The St. Emlyn’s team has, in recent years, become a regular sight at the EuSEM congress meetings and this year was certainly no exception. We attended this year’s conference, which was held in Torino (known to Brits as Turin, Italy) earlier this month with a very strong delegation.
The event was visited by well over 1,500 delegates from not only Europe but further afield; we met attendees from Australasia, the Middle East and the Americas. This undoubtedly reflects the continuously increasing popularity and expanding sphere of the European Society of Emergency Medicine (EuSEM).
Our team this year was represented by Simon (@EMManchester), Rick (@richardbody), Natalie (@_NMay) and Janos (@baombejp). We sadly missed the other vital members of our team Iain (@docib), cap’n Richard (@richcarden) and Alan (@dralangrayson) but some of us had to stay home to cure the sick and provide emergency care back in the UK.
Why go to the EuSEM Congress?
If you are an emergency physician practicing our noble profession in Europe and you had not yet had the opportunity to attend a EuSEM meeting, I would strongly recommend this event for a variety of reasons:
- this professional meeting sees a constantly increasing number of world-renowned speakers being invited and delivering cutting edge talks. For example, this year we had the pleasure of listening to Chris Nickson and Victoria Brazil from Australia and Rob Rogers from the USA
- the event is an excellent networking experience with other EPs working in Europe and beyond. One of the great things about EM is its diversity, which is certainly is reflected in meetings like EuSEM
- good value for money: the conference fees still remain relatively low compared to other non-EU conferences
- with the expansion of low-cost flights and European rail networks, there were lots of cheap travel options within Europe to get to Torino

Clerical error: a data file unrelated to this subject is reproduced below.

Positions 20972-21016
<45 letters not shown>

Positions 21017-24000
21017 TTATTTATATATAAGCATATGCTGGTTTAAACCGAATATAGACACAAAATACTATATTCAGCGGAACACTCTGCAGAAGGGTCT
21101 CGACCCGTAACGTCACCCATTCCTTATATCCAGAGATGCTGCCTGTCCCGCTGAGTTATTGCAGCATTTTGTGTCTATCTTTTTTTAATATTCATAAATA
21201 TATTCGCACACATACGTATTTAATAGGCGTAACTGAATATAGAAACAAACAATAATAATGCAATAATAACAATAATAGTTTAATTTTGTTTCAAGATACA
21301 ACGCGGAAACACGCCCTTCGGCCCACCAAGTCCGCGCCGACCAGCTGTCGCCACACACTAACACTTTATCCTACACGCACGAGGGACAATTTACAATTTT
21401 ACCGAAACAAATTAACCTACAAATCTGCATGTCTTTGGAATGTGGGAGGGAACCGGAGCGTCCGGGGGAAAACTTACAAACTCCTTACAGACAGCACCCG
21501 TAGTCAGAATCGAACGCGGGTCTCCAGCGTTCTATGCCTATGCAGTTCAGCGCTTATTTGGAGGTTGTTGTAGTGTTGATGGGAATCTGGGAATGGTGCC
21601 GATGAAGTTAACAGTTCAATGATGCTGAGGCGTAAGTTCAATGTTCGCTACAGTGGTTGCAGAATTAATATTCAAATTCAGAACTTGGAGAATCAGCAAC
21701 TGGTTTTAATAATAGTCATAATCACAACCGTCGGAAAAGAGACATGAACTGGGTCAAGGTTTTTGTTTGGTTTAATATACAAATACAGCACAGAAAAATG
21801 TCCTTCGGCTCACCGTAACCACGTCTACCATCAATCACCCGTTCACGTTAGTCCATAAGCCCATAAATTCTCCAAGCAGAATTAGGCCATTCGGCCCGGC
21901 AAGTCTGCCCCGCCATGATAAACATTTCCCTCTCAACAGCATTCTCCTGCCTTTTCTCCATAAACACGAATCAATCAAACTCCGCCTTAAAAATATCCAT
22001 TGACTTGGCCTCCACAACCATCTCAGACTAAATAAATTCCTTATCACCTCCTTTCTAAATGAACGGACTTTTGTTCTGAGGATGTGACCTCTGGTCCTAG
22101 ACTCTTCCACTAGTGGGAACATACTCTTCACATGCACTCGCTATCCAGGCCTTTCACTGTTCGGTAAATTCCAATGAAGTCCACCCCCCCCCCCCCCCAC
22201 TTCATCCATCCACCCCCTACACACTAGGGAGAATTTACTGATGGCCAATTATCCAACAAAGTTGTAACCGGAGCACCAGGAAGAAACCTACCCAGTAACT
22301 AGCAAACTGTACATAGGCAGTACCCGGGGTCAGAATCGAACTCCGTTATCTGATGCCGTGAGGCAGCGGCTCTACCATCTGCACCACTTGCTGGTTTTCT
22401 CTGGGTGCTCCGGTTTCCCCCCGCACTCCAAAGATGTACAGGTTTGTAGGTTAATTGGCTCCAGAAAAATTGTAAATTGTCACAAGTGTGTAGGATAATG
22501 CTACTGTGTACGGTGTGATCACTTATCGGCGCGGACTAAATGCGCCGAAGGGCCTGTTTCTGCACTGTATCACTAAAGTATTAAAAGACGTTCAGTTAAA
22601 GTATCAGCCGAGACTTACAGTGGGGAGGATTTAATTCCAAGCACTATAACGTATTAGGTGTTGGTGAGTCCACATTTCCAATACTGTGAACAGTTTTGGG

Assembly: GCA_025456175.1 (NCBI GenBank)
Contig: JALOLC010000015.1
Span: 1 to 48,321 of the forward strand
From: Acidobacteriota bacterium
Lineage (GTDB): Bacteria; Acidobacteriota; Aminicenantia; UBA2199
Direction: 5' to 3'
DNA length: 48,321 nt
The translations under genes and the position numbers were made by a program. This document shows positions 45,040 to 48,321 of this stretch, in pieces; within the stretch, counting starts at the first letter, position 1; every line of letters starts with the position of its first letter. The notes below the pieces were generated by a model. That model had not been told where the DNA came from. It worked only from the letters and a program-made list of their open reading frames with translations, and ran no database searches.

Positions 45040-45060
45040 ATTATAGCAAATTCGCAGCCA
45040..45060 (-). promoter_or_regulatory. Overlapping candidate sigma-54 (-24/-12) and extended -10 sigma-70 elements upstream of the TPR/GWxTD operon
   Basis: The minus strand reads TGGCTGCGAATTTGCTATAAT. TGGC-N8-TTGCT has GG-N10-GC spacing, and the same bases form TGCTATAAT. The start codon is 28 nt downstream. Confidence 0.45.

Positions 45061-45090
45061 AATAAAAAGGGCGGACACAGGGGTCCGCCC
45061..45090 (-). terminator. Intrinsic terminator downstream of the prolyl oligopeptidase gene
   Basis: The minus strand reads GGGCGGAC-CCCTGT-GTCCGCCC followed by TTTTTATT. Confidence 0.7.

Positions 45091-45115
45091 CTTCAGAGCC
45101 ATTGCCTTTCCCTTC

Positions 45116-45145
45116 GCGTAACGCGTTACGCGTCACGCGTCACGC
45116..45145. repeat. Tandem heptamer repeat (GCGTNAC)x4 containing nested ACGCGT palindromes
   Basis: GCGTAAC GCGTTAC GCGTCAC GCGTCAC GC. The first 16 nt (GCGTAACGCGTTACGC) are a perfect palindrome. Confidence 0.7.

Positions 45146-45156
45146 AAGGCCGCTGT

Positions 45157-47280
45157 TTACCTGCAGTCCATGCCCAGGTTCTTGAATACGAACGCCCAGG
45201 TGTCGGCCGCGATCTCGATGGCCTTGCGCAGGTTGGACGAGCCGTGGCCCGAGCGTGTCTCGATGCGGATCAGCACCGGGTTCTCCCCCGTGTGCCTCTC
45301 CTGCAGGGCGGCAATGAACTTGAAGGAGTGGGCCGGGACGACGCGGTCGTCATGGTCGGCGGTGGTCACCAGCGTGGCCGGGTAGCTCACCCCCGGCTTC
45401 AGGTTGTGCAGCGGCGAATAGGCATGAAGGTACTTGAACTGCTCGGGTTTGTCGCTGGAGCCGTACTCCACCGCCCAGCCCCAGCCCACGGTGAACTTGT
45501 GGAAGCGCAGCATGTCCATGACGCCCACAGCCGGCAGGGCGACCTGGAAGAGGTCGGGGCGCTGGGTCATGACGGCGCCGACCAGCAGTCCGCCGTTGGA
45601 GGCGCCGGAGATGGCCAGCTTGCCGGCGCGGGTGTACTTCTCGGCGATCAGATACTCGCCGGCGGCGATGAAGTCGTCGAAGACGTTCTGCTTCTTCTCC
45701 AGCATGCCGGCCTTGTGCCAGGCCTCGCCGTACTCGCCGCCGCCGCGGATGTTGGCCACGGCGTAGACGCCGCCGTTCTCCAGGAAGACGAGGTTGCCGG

What happened in Torino this year?
The congress this year was held in the centro congressi lingotto, which is a great example of industrial redevelopment – a renovation of the first Fiat car production plant. I will not reveal to you you what film was shot here, you will need to find out by yourself!
With nine (!) tracks running in parallel, it was difficult to choose which talk to attend in person. Of course, the wide use of Twitter often allowed to follow talks and debates taking place in the other rooms (ever heard of continuous partial attention? if not, then read this). You still can catch up with the main highlights of the conference using the hashtag #EuSEM15 on Twitter.You can also still view the full programme here if you need more convincing.
There was even a track delivered exclusively in Italian thanks to our gracious hosts this year. After all, Italian was the language of Renaissance!
There were motivating talks centred around education fabulously delivered by Victoria Brazil and Simon Carley (you can find a link here to Simon’s talks), a summary on paediatric analgesia by Natalie May (another link for you to peruse), an update on cardiac markers and prediction rules by Rick Body and a talk on ethics and decision making, top tips on airway management by Reuben Strayer and Chris Nickson, the always popular SimWars… We heard talks on subjects as diverse as simulation, removal of nasal foreign bodies, major trauma, cardiac arrest, response to MERS/Ebola and major international public health crises and mental health among EM practitioners. See some of the tweets below for a flavour of what was discussed.
This year a special platform was dedicated to the migrant and human trafficking crisis that is currently hitting Europe. I was lucky enough to chair one of these sessions and the atmosphere certainly demonstrated once again the true spirit of European solidarity beyond that of our profession.
Of course, the social events were not to be missed. The gala dinner was held in a sumptuously rich palazzo – a former state residence of 18th century Turinese architecture. We were presented even more culture during the opening ceremony with famous opera pieces from Italian composers like Verdi.
If you had time to visit Turin, you could even see the famous shroud of Turin that some Christians believe was used to wrap the body of Jesus Christ before his resurrection.
In summary, the congress programme was most certainly of the highest scientific standard. However science and fun once again co-existed during a few days that will be difficult to forget anytime soon.
Next year, I am expecting an even more exciting meeting, especially as it will be held in the historical gateway city of Vienna – I am sure a source of future inspiration for us all.
Mark the dates in your calendar now for EuSEM 2016 – 2nd-5th October 2016 – and catch up with the St. Emlyn’s team there!